What the French government doesn’t tell you about filing taxes

When American Stephen Heiner arrived in France, he fondly imagined that the French government would tell him all he needed to know about his tax responsibilities. Swiftly disabused of this notion, he shares what he has learned about the country's tax rules.

What the French government doesn't tell you about filing taxes
Don't assume anyone will tell you when you need to file a tax return. Photo: AFP

When you first arrive, French immigration authorities not only don’t tell you what you need to know, they don’t seem bothered that there’s not even basic information available online.  

I was therefore left to do my own research via newsletters and websites, which didn't always lift the confusion.

READ MORE The essential information about this year's French tax declarations

It was in one of those newsletters that I learned that as long as you are a fiscal resident of France, you have to file a tax return.  A number of questions may come to your mind when you read that statement:

What’s a fiscal resident of France? 

Anyone who is here more than 183 days a year.  In my case, I arrived in December 2013, so I didn’t have to file anything for 2013, as I wasn’t yet a fiscal resident, but in 2015 I had to file taxes for 2014, as I had been in France over 183 days that year.

Unlike the US, France – and almost every other country in the world with a functioning tax system – makes a distinction between citizenship and tax residency. 

It’s perfectly possible to be a French citizen but to be a tax resident of another country.

Not so for American citizens. Wherever you live, whatever you do, you are always expected to file a US tax return. The irony that such a policy emanates from a country ostensibly founded on a tax revolt should not be lost on most.

But I’m here on a visa type that doesn’t allow me to earn income in France.  How can I file a tax return (and why would I need to)?  

It may seem that these ideas of earning and filing are connected, but they aren’t. 

In fact, in the US there’s an entire industry built around tax refunds and getting them into your hands as soon as possible.  Millions of people in the United States file tax returns who don’t owe anything.

So too here in France you may not owe taxes but you’re still required to file them, whether you’re a French citizen or not, whether you are making money or not, as long as you’re here 183 days a year or more.  

READ MORE How to renounce your American citizenship – and why you might want to

READ MORE The French tax breaks you don't want to miss out on

Why didn’t anyone tell me to do this?  

The short answer is that the authorities don’t always tell you what you need to know. That’s just part of life in France.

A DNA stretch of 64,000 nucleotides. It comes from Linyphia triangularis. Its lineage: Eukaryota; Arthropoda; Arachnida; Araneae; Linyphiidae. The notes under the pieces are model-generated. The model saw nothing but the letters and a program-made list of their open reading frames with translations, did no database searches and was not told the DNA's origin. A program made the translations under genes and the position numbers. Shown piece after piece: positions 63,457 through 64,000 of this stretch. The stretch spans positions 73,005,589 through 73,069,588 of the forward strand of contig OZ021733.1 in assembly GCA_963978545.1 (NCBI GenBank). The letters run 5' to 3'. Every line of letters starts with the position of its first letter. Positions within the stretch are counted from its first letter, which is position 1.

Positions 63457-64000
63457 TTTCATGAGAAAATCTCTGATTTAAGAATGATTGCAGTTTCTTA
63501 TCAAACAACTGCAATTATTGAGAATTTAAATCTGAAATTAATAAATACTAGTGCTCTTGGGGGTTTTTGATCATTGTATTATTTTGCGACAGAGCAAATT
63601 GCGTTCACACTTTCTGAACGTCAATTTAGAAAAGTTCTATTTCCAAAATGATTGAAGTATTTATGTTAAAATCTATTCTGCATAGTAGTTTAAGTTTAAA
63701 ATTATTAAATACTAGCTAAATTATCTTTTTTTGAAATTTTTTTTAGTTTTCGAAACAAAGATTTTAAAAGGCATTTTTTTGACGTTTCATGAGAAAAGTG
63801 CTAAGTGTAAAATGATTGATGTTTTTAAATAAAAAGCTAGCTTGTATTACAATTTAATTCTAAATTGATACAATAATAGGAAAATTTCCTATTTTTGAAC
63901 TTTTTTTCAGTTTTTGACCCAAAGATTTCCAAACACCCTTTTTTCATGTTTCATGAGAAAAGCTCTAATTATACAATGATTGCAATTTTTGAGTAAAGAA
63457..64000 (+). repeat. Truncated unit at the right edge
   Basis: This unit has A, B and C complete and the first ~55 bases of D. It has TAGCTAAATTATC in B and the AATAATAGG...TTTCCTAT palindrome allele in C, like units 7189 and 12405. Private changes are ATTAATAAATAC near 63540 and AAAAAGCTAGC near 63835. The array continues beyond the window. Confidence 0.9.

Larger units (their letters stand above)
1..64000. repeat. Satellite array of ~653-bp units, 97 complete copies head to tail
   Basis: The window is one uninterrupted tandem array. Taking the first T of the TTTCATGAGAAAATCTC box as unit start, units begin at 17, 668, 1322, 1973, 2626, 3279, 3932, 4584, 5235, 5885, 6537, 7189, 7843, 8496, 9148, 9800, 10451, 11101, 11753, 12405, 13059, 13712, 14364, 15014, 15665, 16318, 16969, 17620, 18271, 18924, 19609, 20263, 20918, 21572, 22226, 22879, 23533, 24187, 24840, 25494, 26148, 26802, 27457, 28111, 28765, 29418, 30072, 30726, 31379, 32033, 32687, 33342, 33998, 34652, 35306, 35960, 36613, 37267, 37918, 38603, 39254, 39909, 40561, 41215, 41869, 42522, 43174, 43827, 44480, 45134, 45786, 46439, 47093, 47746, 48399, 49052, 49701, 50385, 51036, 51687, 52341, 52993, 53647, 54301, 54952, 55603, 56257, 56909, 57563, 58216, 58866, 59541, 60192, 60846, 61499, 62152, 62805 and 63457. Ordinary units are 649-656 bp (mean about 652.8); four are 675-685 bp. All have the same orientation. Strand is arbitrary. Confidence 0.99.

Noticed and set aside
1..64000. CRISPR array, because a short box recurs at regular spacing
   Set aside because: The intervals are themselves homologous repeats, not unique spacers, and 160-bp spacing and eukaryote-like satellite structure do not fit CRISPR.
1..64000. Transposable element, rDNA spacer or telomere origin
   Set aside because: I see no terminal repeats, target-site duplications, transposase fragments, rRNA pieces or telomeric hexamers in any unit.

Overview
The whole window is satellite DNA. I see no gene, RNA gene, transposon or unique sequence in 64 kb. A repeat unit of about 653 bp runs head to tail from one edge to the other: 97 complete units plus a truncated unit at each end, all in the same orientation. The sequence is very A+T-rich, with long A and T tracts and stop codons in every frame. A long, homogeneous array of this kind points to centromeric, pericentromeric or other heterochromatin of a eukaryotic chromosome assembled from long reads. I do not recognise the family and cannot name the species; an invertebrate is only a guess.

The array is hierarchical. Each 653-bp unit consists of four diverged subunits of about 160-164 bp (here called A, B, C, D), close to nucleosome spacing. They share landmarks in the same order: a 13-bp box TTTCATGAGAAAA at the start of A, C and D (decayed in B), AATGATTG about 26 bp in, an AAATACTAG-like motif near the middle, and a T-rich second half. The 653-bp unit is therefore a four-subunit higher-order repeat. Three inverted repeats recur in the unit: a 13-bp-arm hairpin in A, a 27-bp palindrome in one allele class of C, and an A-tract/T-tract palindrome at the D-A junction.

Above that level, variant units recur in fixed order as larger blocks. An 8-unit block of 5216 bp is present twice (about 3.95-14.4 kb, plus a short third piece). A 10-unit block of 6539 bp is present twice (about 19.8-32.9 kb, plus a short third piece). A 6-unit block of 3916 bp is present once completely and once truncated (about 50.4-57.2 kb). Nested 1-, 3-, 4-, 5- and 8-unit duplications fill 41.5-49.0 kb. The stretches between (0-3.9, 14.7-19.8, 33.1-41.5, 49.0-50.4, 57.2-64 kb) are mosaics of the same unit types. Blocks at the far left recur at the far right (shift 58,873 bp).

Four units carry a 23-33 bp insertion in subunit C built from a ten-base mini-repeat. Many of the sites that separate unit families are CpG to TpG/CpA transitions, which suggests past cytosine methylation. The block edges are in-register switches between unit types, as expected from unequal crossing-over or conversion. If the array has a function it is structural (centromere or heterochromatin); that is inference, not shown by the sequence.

The longer answer makes more sense when you think of not just how France, but how many countries are organised.  

The French Ministry of Finance does not share information with the immigration authorities.  

As far as the French government is concerned, this is a ponderous and unnecessary integration. 

One department is concerned with whether you are paying your fair share for living in the paradise that is this country, the other is concerned with whether you are legally staying here. 

READ MORE Red tape revolution: Citizens in France get the right to make mistakes on official forms

If you consider that many visas are issued for people staying under 183 days (some students or au pairs, for example) who wouldn’t be responsible for filing taxes, you can start to see why it doesn’t follow that just because you got a visa to be here, that you are obliged to pay taxes, or that the French government would think of explaining things to you.

Things can change if you obtain a ten-year carte de séjour permanent. That card allows for you to leave France for up to three years – even consecutively if you would like – during that 10 year period. 

If you do leave France for that time period you’ll be a tax resident somewhere else, ostensibly. But Americans, don’t worry – no matter where you go, you’ll still get to file!

I remember being infuriated when I first learned about this requirement years ago, especially because my command of French was just developing, and I certainly didn’t possess the technical French accounting vocabulary, much less knowledge of the tax code, to make sure I was crossing all my Ts and dotting all my Is. 

It became even more complex when I obtained the Profession Liberale visa and was not only paying taxes for my French business, but also for other French income I had to account for.  

You may be a do-it-yourself type, and if you’re a native speaker of the language you are filing taxes in, I say go for it. 

But if you’re not a native speaker of French, or do not possess, by coincidence, great knowledge of accounting or tax policy in the Fifth Republic, you might consider hiring someone to help you do those taxes. 

Yes, it’s a bit irksome that you have to pay to file taxes that indicated that you don’t owe any taxes, but it’s just one more (small) way that we pay for living in what is, for many of us, a dream country. So, set aside your irritation and do what needs to be done.